The mother of a 16-year-old boy who was shot and seriously injured in January at Col. Zadok Magruder High School says he was on life support for three weeks following the incident, and will soon have his 10th surgery. 

Authorities allege a 17-year-old boy shot the victim, who was then 15, just before 1 p.m. Jan. 21 in a restroom at the Derwood school. Prosecutors have said the suspect purchased and assembled a privately made firearm, or ghost gun, online, then brought the loaded gun to school knowing that there would be a confrontation.  

The school was put on lockdown while police searched for the shooter. Police have said the suspect was found in another classroom and arrested around 3 p.m. that day.  

The 17-year-old has been charged as an adult with attempted murder, assault and multiple weapons offenses. Police have identified the defendant; Bethesda Beat generally does not name juveniles who have been charged with crimes.

On Monday, a Montgomery County Circuit Court judge heard arguments on whether to move the case from adult to juvenile court. Under state law, minors who are charged with felonies such as murder, rape, carjacking and weapons violations are automatically charged as adults. However, courts have discretion to transfer these cases to juvenile court. 

About 80% of the time juveniles are charged as adults in Maryland, their cases are transferred to juvenile court or dismissed, according to data from the state’s Juvenile Justice Reform Council. A January report from the council found that a juvenile charged in adult court spends an average of 155 days waiting in adult jail before a transfer is granted. 


During Monday’s hearing, Karen Thomas, the mother of the victim, said the January attack has “changed our entire life and the way our to day-to-day lives work.” 

Thomas described her son as a “happy, upbeat, social, caring” young man before he was shot in the abdomen. The shooting caused extensive injuries, including kidney and liver failure, she said. He was put on life support for three weeks following the shooting, had multiple blood transfusions and had nine surgeries.  

Thomas also said her son developed sepsis, blood clots and edema—extreme swelling caused by excess body fluid in tissue.  


“I watched his body swell up to become almost unrecognizable,” Thomas said in court. 

Thomas’ son spent 52 days in the hospital and required the care of a home nurse when he was discharged, she said. Today he is able to walk with a limp but cannot stand for long periods, she said.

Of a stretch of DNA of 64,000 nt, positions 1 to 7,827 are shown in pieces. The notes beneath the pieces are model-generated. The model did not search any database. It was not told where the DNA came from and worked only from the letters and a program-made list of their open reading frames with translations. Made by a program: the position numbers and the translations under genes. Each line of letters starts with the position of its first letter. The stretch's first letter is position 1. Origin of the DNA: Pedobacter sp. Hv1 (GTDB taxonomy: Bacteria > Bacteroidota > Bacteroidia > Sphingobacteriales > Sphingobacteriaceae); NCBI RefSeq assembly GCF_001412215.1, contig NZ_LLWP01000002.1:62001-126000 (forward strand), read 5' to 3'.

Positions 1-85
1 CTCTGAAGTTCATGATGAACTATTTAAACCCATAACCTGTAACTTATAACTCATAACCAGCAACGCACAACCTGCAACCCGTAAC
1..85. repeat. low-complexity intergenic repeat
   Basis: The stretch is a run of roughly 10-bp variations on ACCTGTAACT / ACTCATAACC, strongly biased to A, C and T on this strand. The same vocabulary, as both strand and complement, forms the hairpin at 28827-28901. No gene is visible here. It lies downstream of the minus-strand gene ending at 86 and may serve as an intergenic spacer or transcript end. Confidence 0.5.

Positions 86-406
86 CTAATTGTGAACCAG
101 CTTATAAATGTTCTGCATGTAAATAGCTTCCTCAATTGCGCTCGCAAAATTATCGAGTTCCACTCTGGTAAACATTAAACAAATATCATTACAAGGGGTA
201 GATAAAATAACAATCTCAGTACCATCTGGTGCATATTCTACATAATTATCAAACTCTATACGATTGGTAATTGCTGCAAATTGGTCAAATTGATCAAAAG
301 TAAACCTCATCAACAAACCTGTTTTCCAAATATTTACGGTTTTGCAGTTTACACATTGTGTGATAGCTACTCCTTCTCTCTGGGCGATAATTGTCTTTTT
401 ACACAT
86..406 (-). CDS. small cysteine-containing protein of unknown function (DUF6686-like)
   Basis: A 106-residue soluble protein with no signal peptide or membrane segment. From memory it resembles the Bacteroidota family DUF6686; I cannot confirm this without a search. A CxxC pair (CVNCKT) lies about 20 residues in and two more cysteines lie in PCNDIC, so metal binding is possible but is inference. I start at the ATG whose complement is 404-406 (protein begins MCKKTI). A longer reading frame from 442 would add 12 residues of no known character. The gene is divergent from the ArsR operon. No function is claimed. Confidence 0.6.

“He physically will never be the same again,” she said, noting that a bullet is still lodged in his body, behind his left hip. 


Thomas said her son still awaits an ostomy, or intestinal-related, surgery.  

“I’ve had to watch my son suffer through excruciating pain,” she said. 

Thomas said the past four months have been extremely difficult on her family, and have pulled her away from her two daughters, ages 10 and 14. She said she isn’t sure what the future holds for her son.  


“What he went through is very traumatic, and it will for sure leave a lasting impact on our family,” she said. 

“He has to heal and get back to normal instead of enjoying a normal teenage experience.” 

Attorneys argue over placement of case 


Prosecutors on Monday made the case that the 17-year-old’s case should remain in adult court. Assistant State’s Attorney Donna Fenton said it’s clear that the suspect’s actions were pre-planned, saying he had purchased the ghost gun online and assembled it himself. 

“He did not react. He acted. This was planned and deliberate,” she said. 

Fenton said this is one of the most serious cases of late, because it comes during a period when violent crime among youth is on the rise in the county, and ghost guns have been involved in multiple incidents.  


At issue on Monday was a doctor’s evaluation that, according to a defense attorney, indicates that the 17-year-old has had a problem with “coping strategies” in response to previous fights he has gotten into, and also has had a history of cannabis use.  

Prosecutors say the evaluation didn’t give any specific recommendations. Circuit Court Judge David Boynton questioned defense attorney David Felsen about the report, asking him what specific problems the 17-year-old was having prior to the shooting, and what services he needs. 

“You need to have an identifiable problem, and I haven’t seen it,” Boynton said. 


“The case in and of itself suggests coping problems,” Felsen said.  

Boynton said he plans to issue a ruling at 9:30 a.m. Thursday on whether to grant the transfer.  

Dan Schere can be reached at